I believe from my observations that the members of our church love to give to the cause. I heard a pastor express his fears that his members would become impoverished by giving too much, therefore they needed to be protected from what he termed "ex­cessive giving." I have not known of any of our people who have suffered because they contributed to the cause of God.

Ministers, or pastors, occupy most impor­tant positions in carrying out the great commission. The Lord has laid upon them heavy burdens. They are the keepers of the flock. We have a wonderful message; it reaches into every country, knows no bound­aries, has reached into hundreds and thou­sands of homes and touched and converted hearts, and won them to Christ, for it is the power of God unto salvation.

I want to pay tribute to our ministering brethren. Their loyalty and devotion to this cause and to duty has been an inspira­tion to our people. It is through their con­secrated efforts and the blessings of God upon our work that the message has pro­gressed so rapidly.

Advertisement - Ministry in Motion 300x250

Ministry reserves the right to approve, disapprove, and delete comments at our discretion and will not be able to respond to inquiries about these comments. Please ensure that your words are respectful, courteous, and relevant.

comments powered by Disqus

C. L. TORREY, Treasurer, General Conference

May 1959

Download PDF
Ministry Cover

More Articles In This Issue

"Adorn the Doctrine"

There is no element in the preacher's life that is of more importance than his example.

Convincing Evidences

Just now, forty years and more after Ellen White laid down her pen, new items of clear, confirming evidence of her gift of inspiration are being discovered and presented to the public in an unprecedented manner Newspapers, magazines, and books all around us pile up evidence regarding her veracity.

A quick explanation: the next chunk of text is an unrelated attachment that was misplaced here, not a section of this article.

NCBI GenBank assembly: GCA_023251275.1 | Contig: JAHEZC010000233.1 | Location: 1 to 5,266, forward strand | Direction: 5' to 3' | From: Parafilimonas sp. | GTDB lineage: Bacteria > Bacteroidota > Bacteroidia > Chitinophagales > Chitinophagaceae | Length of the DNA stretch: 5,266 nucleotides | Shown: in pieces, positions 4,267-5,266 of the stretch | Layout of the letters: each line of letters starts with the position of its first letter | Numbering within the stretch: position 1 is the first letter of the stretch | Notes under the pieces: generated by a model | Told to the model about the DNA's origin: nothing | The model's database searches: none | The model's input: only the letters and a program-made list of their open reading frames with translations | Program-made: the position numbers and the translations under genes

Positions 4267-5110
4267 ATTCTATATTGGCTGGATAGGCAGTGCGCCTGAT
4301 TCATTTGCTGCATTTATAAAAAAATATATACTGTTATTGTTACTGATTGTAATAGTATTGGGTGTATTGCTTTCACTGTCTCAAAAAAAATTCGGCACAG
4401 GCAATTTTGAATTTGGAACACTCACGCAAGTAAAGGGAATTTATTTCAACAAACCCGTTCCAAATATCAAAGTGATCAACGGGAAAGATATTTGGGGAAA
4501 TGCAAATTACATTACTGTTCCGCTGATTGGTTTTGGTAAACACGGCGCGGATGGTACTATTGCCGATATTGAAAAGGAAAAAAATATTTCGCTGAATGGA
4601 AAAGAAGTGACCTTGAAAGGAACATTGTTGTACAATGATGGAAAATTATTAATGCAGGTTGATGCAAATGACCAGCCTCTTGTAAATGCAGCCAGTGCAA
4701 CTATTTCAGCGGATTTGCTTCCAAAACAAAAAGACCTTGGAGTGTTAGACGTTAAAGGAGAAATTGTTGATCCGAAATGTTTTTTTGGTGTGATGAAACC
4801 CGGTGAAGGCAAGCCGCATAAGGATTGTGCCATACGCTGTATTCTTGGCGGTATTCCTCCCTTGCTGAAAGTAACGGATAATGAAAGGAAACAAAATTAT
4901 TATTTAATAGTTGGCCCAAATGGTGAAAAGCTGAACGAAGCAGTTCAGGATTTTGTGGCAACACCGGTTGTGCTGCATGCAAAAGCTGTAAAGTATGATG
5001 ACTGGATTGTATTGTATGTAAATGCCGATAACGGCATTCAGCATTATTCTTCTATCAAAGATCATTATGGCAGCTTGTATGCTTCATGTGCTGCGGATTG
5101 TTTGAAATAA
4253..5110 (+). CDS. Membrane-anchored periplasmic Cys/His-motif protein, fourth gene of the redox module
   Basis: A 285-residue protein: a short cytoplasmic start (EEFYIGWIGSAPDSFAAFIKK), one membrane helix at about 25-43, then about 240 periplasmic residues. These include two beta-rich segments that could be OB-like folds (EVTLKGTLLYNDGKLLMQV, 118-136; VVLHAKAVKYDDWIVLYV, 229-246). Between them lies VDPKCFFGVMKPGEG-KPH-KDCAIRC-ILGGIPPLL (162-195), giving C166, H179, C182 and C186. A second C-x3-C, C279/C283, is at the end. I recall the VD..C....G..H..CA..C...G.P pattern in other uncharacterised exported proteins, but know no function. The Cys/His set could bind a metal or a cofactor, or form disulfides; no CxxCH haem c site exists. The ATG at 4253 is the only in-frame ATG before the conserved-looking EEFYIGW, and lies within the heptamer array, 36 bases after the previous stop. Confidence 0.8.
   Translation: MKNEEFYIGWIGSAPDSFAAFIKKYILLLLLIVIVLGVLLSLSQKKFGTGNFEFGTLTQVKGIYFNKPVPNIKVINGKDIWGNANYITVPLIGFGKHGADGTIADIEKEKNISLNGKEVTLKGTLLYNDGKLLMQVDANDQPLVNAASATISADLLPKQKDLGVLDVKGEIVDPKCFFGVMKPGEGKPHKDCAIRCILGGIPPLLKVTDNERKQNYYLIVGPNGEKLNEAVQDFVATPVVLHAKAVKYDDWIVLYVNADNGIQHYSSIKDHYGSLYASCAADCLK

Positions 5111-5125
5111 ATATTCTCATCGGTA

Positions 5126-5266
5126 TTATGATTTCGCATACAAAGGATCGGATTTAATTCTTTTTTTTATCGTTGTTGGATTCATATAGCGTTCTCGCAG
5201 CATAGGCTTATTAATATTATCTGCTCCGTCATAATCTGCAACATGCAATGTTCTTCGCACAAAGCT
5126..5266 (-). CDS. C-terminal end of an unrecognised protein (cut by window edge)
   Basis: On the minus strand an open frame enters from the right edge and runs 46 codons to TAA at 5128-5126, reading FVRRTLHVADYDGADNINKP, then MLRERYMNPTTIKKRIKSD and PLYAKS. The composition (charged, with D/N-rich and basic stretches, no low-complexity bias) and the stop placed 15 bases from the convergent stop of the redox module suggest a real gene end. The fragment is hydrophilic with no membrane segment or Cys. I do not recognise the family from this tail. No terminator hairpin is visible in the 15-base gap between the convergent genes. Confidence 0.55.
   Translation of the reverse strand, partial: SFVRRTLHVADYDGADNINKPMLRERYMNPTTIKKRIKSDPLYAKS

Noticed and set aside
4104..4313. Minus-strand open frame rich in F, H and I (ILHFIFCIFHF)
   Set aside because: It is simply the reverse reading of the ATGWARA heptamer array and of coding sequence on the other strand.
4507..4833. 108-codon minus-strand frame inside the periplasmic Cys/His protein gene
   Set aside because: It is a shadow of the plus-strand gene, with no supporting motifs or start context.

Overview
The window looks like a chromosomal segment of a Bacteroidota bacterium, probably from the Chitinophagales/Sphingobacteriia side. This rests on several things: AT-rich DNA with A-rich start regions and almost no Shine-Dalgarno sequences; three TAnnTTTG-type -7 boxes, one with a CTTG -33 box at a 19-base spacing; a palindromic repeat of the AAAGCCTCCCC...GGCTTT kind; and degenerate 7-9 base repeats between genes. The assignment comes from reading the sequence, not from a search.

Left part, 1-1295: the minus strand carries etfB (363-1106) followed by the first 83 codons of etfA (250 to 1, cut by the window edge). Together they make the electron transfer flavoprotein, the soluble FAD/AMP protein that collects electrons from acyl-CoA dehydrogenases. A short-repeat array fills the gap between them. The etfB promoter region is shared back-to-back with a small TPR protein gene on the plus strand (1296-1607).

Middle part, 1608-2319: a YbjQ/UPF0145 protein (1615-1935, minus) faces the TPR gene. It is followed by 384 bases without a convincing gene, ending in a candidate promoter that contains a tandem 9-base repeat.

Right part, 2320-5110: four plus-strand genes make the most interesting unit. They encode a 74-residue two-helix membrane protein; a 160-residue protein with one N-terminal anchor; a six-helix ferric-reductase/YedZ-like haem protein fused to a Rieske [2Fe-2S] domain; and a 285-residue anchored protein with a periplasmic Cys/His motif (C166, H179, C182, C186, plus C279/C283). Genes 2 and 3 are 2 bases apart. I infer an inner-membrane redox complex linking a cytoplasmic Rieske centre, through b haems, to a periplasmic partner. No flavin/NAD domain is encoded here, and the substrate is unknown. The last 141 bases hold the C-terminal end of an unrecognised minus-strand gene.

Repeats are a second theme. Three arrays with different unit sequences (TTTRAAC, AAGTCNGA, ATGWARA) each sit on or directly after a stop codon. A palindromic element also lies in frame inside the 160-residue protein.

The Gift That Builds

To read all of Mrs. White's writings will indeed be a major task, but a spiritually profitable one.

Consecration

Essential Steps to Success in the Ministry-2

A Non-Adventist Leader Examines Our Beliefs

Book reviews on Questions on Doctrine continue to come to our desk.

What Kind of "Voice" Are You?

There is no doubt that John the Baptist was one of the most successful preachers the world has ever known

To "Every Nation . . ." The Divine Command to a Universal Church

A world-embracing task confronts God's people today.

The Middle East--Cradle of Strife!

Ever since Noah's ark docked somewhere in the vicinity of Mount Ararat, the leading na­tions of the world have managed to focus their sights on that ge­ographical area that is today commonly referred to as the Middle East.

The Evangelical World Prospect: An Interview with Billy Graham

Reprinted by permission, Christianity Today, Oct. 13, 1958

Evangelistic Techniques in Britain

The writer has recently had the privilege of conducting city-wide campaigns in two of Britain's largest cities, Bir­mingham and Manchester.

Planning an Evangelistic Campaign Part II

Revivalism and evangelism should not be confused. Both are indispensable, but they ought to be distinct in method of approach, in purpose, and in the type of sermons presented.

Ideals for Mothers

The monthly shepherdess column.

Socials for the Entire Church

Successful church entertainments can help us reach our goals. A presentation to the Texas Conference Shepherdess Group.

Basic Training for Personal Evangelism

The term "personal worker" requires a new emphasis in an hour when there is true need for this type of worker.

Are You a Breakfast Skipper?

"Eat a Good Breakfast—Start a Good Day."

The Highest Career

Does the spirit of ambition threaten to de­prive some of our workers of the joy that re­sults from humble and faithful work in God's cause?

View All Issue Contents

Digital delivery

If you're a print subscriber, we'll complement your print copy of Ministry with an electronic version.

Sign up
Advertisement - Southern Adv Univ 180x150 - Animated

Recent issues

See All
Advertisement - Healthy and Happy Family - Skyscraper 160x600